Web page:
Dogs are a highly social “grouping-living” species that in the wild is often referred to as a pack. Packs have a leader that the other members follow and look to for “direction.”  In fact, each individual in the pack generally develops a relationship with each other pack member. When a puppy enters our home, the family becomes the new social group. Therefore it is essential for the puppy to learn its limits, including which behaviors earn rewards and which behaviors have undesirable consequences. Allowing behaviors that are pushy, disobedient or inappropriate may lead to problems that will become increasingly difficult to correct. Control must be achieved at the outset by the proper use and timing of rewards and by directing the puppy to display appropriate responses, rather than using punishment or physical techniques that can lead to fear and anxiety.

When is the best time to begin training my puppy?

Formal dog training has traditionally been delayed until 6 months of age. In reality, this is a poor time to begin training. The dog is beginning to solidify adult behavioral patterns, challenge behavior is emerging, and behaviors that they have learned in puppyhood may need to be changed.

“It is best to begin training a puppy as soon as you bring him into your home.”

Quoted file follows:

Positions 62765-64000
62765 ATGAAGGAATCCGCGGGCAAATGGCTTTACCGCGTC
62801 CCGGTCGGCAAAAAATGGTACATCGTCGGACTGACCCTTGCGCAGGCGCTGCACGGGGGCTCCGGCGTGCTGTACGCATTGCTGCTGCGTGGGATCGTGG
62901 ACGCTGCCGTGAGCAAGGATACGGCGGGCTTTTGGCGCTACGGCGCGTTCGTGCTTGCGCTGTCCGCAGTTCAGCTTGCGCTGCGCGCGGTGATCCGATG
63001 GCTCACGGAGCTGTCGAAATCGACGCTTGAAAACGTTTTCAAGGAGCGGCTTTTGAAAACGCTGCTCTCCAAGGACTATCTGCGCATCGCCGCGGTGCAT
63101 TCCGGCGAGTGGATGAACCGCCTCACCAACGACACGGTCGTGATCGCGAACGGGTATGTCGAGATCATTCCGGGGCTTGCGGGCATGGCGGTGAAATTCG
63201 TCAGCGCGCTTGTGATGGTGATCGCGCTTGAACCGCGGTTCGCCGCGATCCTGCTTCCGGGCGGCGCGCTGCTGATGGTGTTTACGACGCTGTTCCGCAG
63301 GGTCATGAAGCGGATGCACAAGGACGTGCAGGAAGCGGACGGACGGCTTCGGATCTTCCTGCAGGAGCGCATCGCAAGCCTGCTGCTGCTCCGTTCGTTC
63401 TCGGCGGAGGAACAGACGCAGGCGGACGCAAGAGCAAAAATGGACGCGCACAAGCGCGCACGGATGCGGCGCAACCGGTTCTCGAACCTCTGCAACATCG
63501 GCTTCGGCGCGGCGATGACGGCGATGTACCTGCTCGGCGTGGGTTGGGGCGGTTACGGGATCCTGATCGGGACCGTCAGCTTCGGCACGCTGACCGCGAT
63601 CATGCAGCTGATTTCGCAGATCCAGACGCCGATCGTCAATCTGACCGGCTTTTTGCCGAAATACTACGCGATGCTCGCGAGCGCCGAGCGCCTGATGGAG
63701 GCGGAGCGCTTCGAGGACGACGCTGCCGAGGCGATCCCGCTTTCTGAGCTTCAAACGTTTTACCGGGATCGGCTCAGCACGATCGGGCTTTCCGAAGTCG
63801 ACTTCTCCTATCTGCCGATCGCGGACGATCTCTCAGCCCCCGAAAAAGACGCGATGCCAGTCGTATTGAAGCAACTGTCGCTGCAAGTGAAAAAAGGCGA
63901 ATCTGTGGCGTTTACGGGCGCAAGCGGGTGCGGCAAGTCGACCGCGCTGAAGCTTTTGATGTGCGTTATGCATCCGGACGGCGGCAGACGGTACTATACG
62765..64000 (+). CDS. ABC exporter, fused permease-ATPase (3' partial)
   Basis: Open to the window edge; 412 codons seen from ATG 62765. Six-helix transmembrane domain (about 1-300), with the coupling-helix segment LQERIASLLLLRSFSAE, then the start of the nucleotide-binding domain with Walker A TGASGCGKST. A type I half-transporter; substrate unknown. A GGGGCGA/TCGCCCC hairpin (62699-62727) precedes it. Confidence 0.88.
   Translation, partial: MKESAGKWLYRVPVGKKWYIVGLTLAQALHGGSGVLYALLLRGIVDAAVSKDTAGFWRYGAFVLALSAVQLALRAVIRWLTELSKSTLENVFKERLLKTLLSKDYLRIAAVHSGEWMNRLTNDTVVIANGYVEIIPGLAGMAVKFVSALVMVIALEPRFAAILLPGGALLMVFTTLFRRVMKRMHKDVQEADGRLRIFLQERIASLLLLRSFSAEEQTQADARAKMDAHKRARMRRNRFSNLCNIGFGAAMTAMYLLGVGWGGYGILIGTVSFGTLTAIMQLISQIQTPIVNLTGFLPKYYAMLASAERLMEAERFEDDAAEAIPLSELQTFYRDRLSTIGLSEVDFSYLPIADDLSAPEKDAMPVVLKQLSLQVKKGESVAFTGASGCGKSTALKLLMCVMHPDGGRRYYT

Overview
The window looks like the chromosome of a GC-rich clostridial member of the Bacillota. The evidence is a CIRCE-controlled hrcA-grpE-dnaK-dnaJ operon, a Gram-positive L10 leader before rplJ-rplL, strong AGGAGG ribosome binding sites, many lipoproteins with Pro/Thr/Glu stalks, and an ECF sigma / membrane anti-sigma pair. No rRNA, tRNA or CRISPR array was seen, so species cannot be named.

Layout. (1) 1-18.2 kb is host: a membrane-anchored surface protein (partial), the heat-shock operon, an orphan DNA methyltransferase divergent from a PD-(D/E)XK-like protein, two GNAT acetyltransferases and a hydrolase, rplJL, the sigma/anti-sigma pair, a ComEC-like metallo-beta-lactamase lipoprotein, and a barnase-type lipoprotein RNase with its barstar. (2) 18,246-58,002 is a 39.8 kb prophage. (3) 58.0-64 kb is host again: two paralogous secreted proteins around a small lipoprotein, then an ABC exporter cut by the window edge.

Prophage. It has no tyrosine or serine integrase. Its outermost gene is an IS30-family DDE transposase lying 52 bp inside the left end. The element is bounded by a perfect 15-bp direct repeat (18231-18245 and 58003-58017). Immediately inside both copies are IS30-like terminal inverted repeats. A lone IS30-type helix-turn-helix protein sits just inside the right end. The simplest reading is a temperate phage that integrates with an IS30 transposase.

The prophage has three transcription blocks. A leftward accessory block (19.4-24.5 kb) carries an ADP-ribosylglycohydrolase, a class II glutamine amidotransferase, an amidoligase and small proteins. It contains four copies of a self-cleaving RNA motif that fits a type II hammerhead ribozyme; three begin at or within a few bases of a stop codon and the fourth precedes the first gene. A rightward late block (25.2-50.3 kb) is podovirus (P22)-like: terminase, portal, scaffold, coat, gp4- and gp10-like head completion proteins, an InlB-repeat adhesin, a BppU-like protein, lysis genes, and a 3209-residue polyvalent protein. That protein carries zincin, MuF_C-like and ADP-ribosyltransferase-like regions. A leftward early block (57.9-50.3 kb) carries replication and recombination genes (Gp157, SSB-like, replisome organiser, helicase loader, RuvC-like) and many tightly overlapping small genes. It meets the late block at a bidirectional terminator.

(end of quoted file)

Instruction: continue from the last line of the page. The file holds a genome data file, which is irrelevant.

It is best to begin training a puppy as soon as you bring him into your home. One important task to begin early is to establish your role as the leader. This can be done by rewarding desirable responses, training the dog to obey commands, avoiding the reinforcement of behaviors that are initiated by your dog and training the dog to accept some simple body handling techniques. Puppy training classes that begin as early as 8 to 9 weeks of age will ensure both early socialization and early learning.

Are physical techniques necessary for gaining control?

Although there are many physical techniques that have been advocated for gaining control, not all of them are correct. It is the owners’ attitudes, actions, and responses to the new puppy (along with the puppy’s genetics) that are the most important determinants in the puppy becoming well-mannered and responsive, or becoming assertive, stubborn, disobedient and “domineering”.

“Training should focus on teaching the dog what you want, rather than disciplining what you don’t want.”

Dog training literature has often discussed using scruff shakes and rollover techniques to discipline puppies. However, these physical techniques do not mimic how dogs would communicate with each other and such handling by a human could lead to fear, anxiety and even retaliation. Training should focus on teaching the dog what you want, rather than disciplining what you don’t want. This makes a positive learning environment for the puppy to grow up in. There may be a number of advantages to teaching your puppy to assume subordinate postures  (on their side, on their back, hands on neck, hand stroking the top of the head, hand grasping muzzle) but this does not mean that they teach your dog to be subordinate in its relationship to you. Having an obedient, well behaved, dog that enjoys handling and accepts restraint should be a focus of puppy training, but needs to be accomplished through reward based training, avoiding punishment or confrontational based training techniques and gradually accustoming your dog to enjoy handling. (See our handouts on ‘Puppy – Handling and Food Bowl Exercises’).

More Coming Soon!